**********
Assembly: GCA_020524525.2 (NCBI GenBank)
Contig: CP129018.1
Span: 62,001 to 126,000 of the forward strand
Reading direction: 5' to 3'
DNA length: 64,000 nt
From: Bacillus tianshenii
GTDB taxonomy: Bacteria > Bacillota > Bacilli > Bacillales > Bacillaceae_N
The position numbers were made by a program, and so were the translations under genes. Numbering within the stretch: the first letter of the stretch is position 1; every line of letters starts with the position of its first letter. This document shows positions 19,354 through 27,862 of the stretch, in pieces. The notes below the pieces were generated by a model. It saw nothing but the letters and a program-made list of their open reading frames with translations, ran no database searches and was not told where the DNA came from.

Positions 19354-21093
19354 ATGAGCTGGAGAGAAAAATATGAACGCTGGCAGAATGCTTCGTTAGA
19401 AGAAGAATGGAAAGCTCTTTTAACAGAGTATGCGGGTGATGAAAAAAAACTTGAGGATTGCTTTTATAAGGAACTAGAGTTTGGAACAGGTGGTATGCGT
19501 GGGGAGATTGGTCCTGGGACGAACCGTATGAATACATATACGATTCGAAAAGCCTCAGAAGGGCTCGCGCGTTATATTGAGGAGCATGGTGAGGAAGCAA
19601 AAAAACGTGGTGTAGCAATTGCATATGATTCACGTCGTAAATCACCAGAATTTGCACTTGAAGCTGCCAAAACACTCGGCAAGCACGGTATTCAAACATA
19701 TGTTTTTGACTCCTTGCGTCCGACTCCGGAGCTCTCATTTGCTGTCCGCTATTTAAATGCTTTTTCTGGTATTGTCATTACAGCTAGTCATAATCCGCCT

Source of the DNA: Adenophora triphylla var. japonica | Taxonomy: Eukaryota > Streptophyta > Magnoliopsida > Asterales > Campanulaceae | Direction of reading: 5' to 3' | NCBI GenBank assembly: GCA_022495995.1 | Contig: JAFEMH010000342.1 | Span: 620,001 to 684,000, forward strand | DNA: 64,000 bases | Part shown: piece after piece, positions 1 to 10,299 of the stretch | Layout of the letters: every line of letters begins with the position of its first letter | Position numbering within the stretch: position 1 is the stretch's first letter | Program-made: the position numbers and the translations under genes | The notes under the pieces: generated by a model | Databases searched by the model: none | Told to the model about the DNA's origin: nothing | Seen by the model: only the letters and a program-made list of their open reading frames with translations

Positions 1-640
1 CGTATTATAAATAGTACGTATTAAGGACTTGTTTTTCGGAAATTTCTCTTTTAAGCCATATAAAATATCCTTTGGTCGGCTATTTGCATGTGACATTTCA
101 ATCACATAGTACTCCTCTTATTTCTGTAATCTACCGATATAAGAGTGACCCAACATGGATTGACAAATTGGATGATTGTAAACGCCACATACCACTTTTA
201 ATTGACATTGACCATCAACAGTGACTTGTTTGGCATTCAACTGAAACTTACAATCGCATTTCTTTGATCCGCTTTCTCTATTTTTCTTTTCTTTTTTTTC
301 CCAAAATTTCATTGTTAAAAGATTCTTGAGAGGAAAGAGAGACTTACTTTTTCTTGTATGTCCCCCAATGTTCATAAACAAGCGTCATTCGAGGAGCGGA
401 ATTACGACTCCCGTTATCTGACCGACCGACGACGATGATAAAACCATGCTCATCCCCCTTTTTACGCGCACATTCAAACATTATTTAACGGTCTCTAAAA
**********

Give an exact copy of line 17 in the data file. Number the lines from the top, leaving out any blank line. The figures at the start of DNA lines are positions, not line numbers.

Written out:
1 CGTATTATAAATAGTACGTATTAAGGACTTGTTTTTCGGAAATTTCTCTTTTAAGCCATATAAAATATCCTTTGGTCGGCTATTTGCATGTGACATTTCA